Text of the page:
Ohio was a mixed bag of books that surprised me. The first, Winesburgh, Ohio by Sherwood Anderson, is a book of short stories that probably provided the best sense of place for early small town Ohio. The stories felt lacking to me in a way I can’t put my finger on, though, and I wasn’t a fan.
The next book was the most surprising because it was the first I’d read set in Ohio during the westward expansion of the United States. There were apple orchards, swamps, and what seemed like Southern dialect, and while the apple orchards fit into my image of Ohio, the swamp, land claim, and the dialect did not. They all make sense — Ohio’s northern border is a Great Lake, Ohio was once unsettled land west of the eastern cities of the time, and Ohio’s southern border is with Kentucky and West Virginia. I just never put it all together until I read Tracy Chevalier’s At the Edge of the Orchard.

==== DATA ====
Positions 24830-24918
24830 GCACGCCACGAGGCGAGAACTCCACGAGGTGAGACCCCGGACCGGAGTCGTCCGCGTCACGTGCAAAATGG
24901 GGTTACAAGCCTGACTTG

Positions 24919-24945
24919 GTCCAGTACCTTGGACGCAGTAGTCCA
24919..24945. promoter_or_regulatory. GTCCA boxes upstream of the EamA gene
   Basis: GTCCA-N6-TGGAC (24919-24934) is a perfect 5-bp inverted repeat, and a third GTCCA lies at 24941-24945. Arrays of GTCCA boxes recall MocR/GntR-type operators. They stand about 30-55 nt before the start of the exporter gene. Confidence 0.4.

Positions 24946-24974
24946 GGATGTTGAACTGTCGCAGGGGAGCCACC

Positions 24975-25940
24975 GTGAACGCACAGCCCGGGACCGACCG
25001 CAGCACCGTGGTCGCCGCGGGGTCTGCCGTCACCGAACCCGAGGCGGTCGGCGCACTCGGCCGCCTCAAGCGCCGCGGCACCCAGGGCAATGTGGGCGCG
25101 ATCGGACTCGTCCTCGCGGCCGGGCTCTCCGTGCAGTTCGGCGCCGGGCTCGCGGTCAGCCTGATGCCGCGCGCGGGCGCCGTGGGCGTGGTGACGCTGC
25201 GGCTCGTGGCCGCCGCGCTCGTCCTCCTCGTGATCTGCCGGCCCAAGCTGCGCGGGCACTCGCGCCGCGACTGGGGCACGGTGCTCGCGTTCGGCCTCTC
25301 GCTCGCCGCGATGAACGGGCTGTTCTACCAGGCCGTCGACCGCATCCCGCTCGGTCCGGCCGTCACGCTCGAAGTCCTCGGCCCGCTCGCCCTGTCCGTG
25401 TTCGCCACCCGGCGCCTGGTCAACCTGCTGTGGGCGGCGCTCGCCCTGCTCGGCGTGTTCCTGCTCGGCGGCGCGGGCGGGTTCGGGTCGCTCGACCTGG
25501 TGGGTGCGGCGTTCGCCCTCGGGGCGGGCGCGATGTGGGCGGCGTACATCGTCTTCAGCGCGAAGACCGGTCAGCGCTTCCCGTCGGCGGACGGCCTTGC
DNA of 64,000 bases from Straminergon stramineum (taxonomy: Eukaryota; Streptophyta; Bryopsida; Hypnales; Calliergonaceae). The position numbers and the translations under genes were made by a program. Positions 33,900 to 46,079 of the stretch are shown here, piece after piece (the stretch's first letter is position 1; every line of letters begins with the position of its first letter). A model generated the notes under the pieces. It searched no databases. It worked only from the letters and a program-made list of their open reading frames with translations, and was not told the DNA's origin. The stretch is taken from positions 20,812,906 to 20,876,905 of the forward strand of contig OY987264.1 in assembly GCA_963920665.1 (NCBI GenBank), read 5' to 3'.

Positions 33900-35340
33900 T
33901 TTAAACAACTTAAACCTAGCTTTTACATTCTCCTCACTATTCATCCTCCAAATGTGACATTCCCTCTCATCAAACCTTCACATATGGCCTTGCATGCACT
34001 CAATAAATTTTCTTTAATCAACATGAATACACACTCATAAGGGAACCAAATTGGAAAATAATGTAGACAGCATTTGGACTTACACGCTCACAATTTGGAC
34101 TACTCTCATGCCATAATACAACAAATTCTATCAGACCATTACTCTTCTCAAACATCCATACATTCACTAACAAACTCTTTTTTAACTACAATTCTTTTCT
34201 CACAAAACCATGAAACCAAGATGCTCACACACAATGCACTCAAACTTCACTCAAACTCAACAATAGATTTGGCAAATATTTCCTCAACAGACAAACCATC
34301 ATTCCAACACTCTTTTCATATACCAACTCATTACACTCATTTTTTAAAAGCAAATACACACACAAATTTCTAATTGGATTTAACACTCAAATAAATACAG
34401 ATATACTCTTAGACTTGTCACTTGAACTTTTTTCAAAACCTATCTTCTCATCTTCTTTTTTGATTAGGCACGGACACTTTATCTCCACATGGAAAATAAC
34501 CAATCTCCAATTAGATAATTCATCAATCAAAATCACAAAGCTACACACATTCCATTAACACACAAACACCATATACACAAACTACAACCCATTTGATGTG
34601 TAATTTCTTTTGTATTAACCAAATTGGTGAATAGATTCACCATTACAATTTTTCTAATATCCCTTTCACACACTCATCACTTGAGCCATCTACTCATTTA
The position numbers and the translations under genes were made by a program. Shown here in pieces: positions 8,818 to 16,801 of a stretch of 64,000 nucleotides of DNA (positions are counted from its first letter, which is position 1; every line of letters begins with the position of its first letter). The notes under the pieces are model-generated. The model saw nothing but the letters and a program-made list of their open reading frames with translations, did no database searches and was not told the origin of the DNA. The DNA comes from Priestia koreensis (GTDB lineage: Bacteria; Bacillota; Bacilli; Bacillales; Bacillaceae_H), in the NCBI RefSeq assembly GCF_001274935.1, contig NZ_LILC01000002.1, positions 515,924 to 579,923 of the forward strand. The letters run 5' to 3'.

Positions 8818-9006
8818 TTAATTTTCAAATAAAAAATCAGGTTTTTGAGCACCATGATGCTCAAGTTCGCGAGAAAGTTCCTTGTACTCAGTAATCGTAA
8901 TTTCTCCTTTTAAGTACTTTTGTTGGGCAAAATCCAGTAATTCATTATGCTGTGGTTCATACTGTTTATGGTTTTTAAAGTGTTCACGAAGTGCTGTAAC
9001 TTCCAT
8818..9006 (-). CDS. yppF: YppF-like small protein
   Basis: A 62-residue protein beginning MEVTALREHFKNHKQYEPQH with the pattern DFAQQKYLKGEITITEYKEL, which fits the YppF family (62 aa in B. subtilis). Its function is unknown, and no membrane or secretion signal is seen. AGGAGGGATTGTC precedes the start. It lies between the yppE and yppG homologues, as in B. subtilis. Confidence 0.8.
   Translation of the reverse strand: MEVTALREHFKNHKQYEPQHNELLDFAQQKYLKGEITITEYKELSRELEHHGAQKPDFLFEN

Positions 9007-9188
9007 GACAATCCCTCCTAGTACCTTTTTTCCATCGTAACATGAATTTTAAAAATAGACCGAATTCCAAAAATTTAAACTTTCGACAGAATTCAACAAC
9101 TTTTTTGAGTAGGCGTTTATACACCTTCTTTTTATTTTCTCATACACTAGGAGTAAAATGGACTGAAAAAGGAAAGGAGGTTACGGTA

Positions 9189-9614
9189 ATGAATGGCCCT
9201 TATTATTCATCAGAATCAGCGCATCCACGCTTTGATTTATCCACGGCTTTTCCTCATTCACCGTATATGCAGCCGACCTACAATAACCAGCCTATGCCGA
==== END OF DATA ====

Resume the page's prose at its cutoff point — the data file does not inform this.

And finally, Celeste Ng brings us into the 1970s, where the prejudice and slurs against Chinese Americans in the small town her book is set shocked me and made me sad (that’s not what Everything I Never Told You is about, it is just the part that surprised me). The book is amazing. It is smart, compelling, and I couldn’t stop turning the pages. It was one of those treats of my reading project.
Book: Winesburg, Ohio
Author: Sherwood Anderson, born Camden Ohio
Setting: Late 1800s small town Ohio